This week’s episode, “Killer Doctor,” is chock full of goodies.
We have a woman dying of terminal cancer. Experimental drugs. A grieving brother and son. The murder of the treating physician. A confession (or two). And the bonus? We even get a dash of that last-minute, yet far-fetched, Bull team sleuthing. Good stuff.
It’s a tad convoluted (what else is new), but here’s the gist: Lily Zbyszek learns that her cancer has spread to her brain, and that she has less than a few months to live. Dr. Weber, her treating physician, offers a Hail Mary: he’ll get her into an experimental drug trial. But it comes with a warning: The trial is in the first phase of human testing and everything is a “big question mark.”
Nine weeks later, her brother Jonathan bumps into Dr. Weber at a neighborhood restaurant and accuses him of using Lily as a “human guinea pig.” Apparently, the drug given to Lily had never been used on any human before; only rats. Dr. Weber says he was very clear about that; Jonathan disagrees.
Next thing we know, Jonathan is in Dr. Bull’s office admitting to killing Dr. Weber. He claims he followed the doctor but got frustrated when he wouldn’t engage in further discussion. So, Jonathan shoved the doctor into a gate. Which, unbeknownst to either, was not secured. The doctor plunged 50 feet to his death.
But Bull, being the savvy psych-whisperer that he is, doesn’t quite believe Jonathan actually committed the crime. And he conveniently pulls up video footage from Mr. Zbyszek’s apartment showing a confrontation with someone in a hoodie. Jonathan fesses up that he was taking the rap for his nephew Andrew, Lily’s 16-year old son, who pushed the doc as Jonathan watched from afar. Bull decides to represent Andrew who, thanks to Taylor and her cell-phone-tracking skills, they quickly discover is down at the local precinct confessing to the murder. Without an attorney.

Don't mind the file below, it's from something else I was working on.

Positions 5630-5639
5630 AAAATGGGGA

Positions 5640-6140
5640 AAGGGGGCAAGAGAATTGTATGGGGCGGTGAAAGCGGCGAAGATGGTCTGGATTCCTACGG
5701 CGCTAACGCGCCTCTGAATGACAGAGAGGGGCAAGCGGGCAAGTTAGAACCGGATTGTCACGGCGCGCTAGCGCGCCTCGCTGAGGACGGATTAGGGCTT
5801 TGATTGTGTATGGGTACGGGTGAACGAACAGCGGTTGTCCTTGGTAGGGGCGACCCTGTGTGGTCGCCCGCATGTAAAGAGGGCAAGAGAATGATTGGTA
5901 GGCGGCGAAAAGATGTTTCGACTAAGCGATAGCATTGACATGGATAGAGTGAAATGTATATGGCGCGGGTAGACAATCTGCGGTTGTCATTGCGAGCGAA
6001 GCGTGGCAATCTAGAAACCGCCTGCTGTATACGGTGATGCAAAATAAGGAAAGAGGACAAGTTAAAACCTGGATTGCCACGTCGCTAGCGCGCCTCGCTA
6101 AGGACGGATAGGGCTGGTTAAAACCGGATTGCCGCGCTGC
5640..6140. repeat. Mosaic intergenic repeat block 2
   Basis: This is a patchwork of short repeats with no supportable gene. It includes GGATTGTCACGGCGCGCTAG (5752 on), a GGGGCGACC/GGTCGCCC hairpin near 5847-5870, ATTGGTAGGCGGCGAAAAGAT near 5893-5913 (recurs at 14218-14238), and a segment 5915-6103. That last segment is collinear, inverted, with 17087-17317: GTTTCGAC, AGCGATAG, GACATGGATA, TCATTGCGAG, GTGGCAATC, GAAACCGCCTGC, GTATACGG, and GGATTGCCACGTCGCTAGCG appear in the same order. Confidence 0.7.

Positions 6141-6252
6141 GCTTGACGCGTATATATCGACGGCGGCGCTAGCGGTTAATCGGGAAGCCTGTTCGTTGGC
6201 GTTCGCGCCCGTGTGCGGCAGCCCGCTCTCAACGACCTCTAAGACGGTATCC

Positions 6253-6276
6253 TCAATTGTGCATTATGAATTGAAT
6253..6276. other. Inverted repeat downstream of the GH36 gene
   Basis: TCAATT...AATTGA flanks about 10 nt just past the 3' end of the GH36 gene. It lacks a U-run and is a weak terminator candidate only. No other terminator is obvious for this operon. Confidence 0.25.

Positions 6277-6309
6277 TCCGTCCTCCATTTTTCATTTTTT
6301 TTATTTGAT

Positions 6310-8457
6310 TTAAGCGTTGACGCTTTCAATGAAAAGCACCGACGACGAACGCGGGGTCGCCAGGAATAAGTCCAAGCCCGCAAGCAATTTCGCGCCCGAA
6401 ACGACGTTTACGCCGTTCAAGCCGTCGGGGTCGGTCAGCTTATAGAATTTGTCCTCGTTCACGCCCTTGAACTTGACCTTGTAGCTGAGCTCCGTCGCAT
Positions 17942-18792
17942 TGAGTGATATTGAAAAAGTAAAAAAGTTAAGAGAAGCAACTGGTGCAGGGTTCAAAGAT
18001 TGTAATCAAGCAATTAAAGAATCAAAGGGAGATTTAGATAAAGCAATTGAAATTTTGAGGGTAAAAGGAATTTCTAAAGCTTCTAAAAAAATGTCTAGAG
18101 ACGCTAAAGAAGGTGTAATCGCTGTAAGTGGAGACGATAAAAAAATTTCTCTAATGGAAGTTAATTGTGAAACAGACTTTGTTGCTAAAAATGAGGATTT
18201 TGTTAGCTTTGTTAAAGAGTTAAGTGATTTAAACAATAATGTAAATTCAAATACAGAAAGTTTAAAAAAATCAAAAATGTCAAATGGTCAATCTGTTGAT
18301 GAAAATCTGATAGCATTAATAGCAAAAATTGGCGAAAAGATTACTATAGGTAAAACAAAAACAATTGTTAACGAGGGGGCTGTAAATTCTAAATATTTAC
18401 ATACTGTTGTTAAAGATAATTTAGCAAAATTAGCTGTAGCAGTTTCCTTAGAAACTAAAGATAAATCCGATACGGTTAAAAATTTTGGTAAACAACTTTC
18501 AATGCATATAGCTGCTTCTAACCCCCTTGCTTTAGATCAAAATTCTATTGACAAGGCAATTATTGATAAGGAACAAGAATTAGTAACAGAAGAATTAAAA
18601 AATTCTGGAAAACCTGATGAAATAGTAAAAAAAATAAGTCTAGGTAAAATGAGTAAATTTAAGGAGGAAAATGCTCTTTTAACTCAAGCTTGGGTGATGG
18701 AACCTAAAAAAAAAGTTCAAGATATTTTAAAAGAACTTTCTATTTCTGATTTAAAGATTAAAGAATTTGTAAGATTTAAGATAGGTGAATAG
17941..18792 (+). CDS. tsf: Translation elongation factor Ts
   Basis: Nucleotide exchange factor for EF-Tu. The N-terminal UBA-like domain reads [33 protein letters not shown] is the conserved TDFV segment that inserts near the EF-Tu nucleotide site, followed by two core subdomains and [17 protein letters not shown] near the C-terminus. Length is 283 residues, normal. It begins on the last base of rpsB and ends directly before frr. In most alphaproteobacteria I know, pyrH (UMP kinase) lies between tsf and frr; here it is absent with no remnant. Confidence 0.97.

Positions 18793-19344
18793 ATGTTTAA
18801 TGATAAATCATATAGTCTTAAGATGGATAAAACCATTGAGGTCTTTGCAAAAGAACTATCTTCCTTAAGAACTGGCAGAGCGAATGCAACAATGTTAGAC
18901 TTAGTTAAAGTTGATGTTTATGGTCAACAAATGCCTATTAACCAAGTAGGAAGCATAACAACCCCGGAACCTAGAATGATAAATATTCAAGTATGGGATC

The Jury Is Always Watching
The night before trial begins, Chunk Palmer meets with Andrew to give him the lay of the land and to set expectations for life inside the courtroom. They don’t seem to prep for testimony, but rather have a heartfelt discussion about the importance of the jury’s perception.
“When the jury isn’t looking at the witness, they’re turning and looking right here at you. Even when you’re not testifying, you’re always on.”
This is obviously an important life lesson for a 16-year old kid, but it’s a worthy discussion to have with any client, no matter the age and no matter the allegation. The jury does watch. And everything they see factors into their perception of your client, and your case.
In a way, jurors are like theater-goers: they’re not just paying attention to what the actors are saying. They’re tuned in the sets, the sound design, the costumes, and a million other details that help transport them to another place. Likewise, jurors aren’t just listening to what the lawyers and witnesses are saying, they’re paying attention to everything that’s going on in the courtroom.
Rules of Procedure, Anyone?
In courtrooms all across the country, there’s a little thing called rules of procedure that keep the wheels of justice moving, protect the integrity of the system, and guard against grossly prejudicial shenanigans. But Hollywood isn’t concerned with procedural rules because they’re just not that sexy.
During the trial of Andrew Zbyszek, the district attorney calls Uncle Jonathan to the stand (seemingly without any notice whatsoever to the defense). What transpired next was certainly high on the entertainment scale but ranked lower than low on the reality scale.